In contrast, Article 2.1 of the Charter strongly embraces the principle of equal sovereignty of states. This was linked closely to a principle of non-intervention, both by states (Article 2.4) and by the UN itself (Article 2.7). The principle of non-intervention was further embedded in declarations of the General Assembly in the 1960s and 1970s, notably those on intervention6 and friendly relations.7 The inclusion of these principles in the Charter reflects a long tradition of customary and treaty law in regard to sovereignty and non-intervention, dating back at least to the Peace of Westphalia (1648).8 Historically, states have been the principal subjects in international public law; individual human beings or groups of human beings have had few international rights.9

The (Western) normative logic of the primacy accorded to the state in consideration of security is clear in both absolutist and liberal constitutional theory. In the first (eg, Hobbes), individuals trade their individual sovereignty upwards in return for the protection without which normal life cannot proceed. In liberal constitutionalist theory (eg, Locke), the people choose the character of their state and government, and, consequently, they have obligations to the state. In both instances, the security concerns of individuals are bundled together into the state collectivity. The other side of the bargain is that states provide for the primary security needs of their citizens. As Aristotle pointed out, the polis exists first that men should live and then that they should live well.10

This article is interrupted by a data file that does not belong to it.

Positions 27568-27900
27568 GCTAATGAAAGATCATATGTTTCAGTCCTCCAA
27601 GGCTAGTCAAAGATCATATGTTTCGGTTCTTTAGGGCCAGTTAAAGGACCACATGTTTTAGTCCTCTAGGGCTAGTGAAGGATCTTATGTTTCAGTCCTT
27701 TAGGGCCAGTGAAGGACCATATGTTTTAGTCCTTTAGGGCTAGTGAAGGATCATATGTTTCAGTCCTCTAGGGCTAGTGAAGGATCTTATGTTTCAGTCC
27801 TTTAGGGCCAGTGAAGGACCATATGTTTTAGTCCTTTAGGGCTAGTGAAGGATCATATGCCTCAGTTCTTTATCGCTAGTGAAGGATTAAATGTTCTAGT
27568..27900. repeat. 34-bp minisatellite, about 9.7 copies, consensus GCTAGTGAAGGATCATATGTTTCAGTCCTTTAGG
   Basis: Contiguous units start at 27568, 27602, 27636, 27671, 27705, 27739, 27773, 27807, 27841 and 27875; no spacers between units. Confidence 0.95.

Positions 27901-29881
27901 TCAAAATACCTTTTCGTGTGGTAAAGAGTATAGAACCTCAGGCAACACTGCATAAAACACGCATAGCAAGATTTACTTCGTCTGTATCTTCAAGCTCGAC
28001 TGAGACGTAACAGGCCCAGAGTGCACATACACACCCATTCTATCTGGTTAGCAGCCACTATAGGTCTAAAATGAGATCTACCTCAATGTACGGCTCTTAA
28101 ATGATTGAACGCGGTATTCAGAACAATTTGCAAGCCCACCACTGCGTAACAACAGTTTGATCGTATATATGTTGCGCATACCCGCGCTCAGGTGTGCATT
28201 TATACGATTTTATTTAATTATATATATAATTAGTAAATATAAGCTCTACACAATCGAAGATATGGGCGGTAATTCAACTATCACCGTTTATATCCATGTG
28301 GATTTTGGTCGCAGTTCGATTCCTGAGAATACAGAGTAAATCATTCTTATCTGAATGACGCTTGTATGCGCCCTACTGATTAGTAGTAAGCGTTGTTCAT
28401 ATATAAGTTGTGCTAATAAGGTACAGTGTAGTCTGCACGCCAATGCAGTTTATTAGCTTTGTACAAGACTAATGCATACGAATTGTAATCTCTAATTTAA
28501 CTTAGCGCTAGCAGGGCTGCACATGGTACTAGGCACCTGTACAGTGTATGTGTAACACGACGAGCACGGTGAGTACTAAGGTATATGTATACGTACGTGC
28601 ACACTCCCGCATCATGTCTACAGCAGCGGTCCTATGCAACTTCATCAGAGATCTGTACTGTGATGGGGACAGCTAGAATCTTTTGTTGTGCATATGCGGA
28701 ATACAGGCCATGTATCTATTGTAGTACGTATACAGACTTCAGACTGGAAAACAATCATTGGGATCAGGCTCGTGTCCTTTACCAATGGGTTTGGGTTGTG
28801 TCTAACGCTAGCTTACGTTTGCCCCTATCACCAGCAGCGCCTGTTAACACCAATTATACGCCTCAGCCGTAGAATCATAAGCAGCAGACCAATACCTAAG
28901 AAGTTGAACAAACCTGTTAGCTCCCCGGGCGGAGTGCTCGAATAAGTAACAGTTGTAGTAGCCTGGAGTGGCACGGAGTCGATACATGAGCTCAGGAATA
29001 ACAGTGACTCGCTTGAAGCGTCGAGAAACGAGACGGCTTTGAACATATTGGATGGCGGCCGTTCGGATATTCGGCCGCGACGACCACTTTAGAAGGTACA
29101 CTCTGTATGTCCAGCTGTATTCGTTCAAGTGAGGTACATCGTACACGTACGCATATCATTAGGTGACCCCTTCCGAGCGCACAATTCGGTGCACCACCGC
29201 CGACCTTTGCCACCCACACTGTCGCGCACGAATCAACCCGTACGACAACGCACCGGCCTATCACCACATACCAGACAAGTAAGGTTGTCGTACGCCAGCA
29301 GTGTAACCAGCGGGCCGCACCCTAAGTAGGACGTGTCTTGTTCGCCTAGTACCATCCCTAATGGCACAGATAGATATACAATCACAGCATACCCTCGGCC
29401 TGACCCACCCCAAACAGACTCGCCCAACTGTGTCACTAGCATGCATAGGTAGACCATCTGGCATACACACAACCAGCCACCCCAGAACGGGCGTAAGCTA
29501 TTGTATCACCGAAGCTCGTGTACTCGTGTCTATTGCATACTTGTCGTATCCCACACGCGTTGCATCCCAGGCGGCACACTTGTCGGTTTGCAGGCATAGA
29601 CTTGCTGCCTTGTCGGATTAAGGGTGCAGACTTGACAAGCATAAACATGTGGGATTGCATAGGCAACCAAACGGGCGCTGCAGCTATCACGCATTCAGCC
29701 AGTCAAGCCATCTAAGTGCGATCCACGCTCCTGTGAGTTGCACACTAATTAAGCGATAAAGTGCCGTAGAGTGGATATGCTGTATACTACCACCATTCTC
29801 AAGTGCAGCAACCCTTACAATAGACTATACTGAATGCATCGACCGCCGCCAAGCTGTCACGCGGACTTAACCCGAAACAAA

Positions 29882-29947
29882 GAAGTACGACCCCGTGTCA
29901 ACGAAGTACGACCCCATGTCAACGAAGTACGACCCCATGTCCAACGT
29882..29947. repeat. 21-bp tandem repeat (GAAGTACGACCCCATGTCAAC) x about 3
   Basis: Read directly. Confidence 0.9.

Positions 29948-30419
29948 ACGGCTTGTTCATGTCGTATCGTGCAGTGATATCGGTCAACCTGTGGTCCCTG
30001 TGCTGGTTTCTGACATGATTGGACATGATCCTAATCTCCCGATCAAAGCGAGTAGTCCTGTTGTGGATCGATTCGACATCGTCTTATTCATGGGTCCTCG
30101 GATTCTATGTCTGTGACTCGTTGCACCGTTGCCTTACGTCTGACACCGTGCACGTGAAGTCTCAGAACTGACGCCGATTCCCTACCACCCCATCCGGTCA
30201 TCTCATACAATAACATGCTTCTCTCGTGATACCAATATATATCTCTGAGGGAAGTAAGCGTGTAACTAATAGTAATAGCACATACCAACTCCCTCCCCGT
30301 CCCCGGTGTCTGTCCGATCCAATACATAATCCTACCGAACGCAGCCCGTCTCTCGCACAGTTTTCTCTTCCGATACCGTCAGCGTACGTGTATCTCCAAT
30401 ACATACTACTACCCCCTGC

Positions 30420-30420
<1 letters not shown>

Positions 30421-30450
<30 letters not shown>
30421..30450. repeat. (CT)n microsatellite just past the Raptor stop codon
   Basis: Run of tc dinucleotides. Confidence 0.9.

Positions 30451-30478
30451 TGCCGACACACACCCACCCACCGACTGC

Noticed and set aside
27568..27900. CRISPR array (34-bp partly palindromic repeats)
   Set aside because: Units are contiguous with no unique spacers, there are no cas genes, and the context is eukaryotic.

These normative traditions concerning sovereignty presume that states protect their citizens, further the welfare of citizens and defend citizens’ values. To the extent that this is so, it does not make sense to question the sovereignty of states over the affairs of their citizens. And, as the history of the European wars of religion suggests, to act differently could destabilise the pluralist system of international relations while causing incalculable suffering to human beings. For this reason, it has made sense in discourse on security to subordinate the concerns of individuals to those of states. If states could not secure themselves, then individuals within them could not be secure.

This view of the state and its relationship to the security of its citizens is evident in the paucity of international law and practice dealing with individual rights in the period up to 1945. It was also reasonably clear in the activities of the UN Security Council during the Cold War. The Council occupied itself little with the rights of individuals during the first 40 years of its existence.11 For that matter, it largely ignored events—including wars—within states. The UN rarely intervened in internal conflicts on the basis of Security Council decisions. When it did so, it was largely on the basis of consent by the parties. And such interventions did not involve substantial activity directed at the personal security of civilians in harm’s way. This remained true, by and large, through to the end of the Cold War. Massive killings of civilians in civil conflicts, such as those in Nigeria and Bangladesh, and mass murder, as in Kampuchea (now Cambodia), produced little by way of international reaction.12